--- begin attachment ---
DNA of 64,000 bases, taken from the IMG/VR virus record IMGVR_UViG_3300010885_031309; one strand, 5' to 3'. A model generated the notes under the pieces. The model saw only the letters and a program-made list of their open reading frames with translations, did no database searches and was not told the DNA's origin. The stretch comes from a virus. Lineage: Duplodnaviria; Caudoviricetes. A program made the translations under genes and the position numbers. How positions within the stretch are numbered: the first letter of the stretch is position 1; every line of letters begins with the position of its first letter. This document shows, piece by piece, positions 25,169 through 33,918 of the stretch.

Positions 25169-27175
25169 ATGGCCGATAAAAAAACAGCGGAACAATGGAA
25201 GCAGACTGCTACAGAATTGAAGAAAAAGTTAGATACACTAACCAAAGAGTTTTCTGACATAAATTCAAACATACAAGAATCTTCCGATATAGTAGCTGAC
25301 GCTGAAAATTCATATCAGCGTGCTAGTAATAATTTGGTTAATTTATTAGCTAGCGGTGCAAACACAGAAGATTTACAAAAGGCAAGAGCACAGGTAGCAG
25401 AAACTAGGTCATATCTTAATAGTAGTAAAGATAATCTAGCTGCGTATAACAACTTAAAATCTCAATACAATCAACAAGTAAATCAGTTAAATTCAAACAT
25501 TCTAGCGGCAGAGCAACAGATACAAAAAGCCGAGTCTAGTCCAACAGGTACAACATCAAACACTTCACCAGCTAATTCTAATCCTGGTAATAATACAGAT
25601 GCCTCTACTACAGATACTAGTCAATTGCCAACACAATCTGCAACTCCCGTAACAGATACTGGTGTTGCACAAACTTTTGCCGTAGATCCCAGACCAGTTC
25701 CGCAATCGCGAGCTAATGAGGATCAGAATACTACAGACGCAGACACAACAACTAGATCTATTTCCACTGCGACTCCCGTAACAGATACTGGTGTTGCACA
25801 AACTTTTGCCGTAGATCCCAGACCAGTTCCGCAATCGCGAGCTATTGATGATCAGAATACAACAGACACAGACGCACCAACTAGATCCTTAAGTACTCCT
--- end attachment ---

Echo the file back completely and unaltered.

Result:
DNA of 64,000 bases, taken from the IMG/VR virus record IMGVR_UViG_3300010885_031309; one strand, 5' to 3'. A model generated the notes under the pieces. The model saw only the letters and a program-made list of their open reading frames with translations, did no database searches and was not told the DNA's origin. The stretch comes from a virus. Lineage: Duplodnaviria; Caudoviricetes. A program made the translations under genes and the position numbers. How positions within the stretch are numbered: the first letter of the stretch is position 1; every line of letters begins with the position of its first letter. This document shows, piece by piece, positions 25,169 through 33,918 of the stretch.

Positions 25169-27175
25169 ATGGCCGATAAAAAAACAGCGGAACAATGGAA
25201 GCAGACTGCTACAGAATTGAAGAAAAAGTTAGATACACTAACCAAAGAGTTTTCTGACATAAATTCAAACATACAAGAATCTTCCGATATAGTAGCTGAC
25301 GCTGAAAATTCATATCAGCGTGCTAGTAATAATTTGGTTAATTTATTAGCTAGCGGTGCAAACACAGAAGATTTACAAAAGGCAAGAGCACAGGTAGCAG
25401 AAACTAGGTCATATCTTAATAGTAGTAAAGATAATCTAGCTGCGTATAACAACTTAAAATCTCAATACAATCAACAAGTAAATCAGTTAAATTCAAACAT
25501 TCTAGCGGCAGAGCAACAGATACAAAAAGCCGAGTCTAGTCCAACAGGTACAACATCAAACACTTCACCAGCTAATTCTAATCCTGGTAATAATACAGAT
25601 GCCTCTACTACAGATACTAGTCAATTGCCAACACAATCTGCAACTCCCGTAACAGATACTGGTGTTGCACAAACTTTTGCCGTAGATCCCAGACCAGTTC
25701 CGCAATCGCGAGCTAATGAGGATCAGAATACTACAGACGCAGACACAACAACTAGATCTATTTCCACTGCGACTCCCGTAACAGATACTGGTGTTGCACA
25801 AACTTTTGCCGTAGATCCCAGACCAGTTCCGCAATCGCGAGCTATTGATGATCAGAATACAACAGACACAGACGCACCAACTAGATCCTTAAGTACTCCT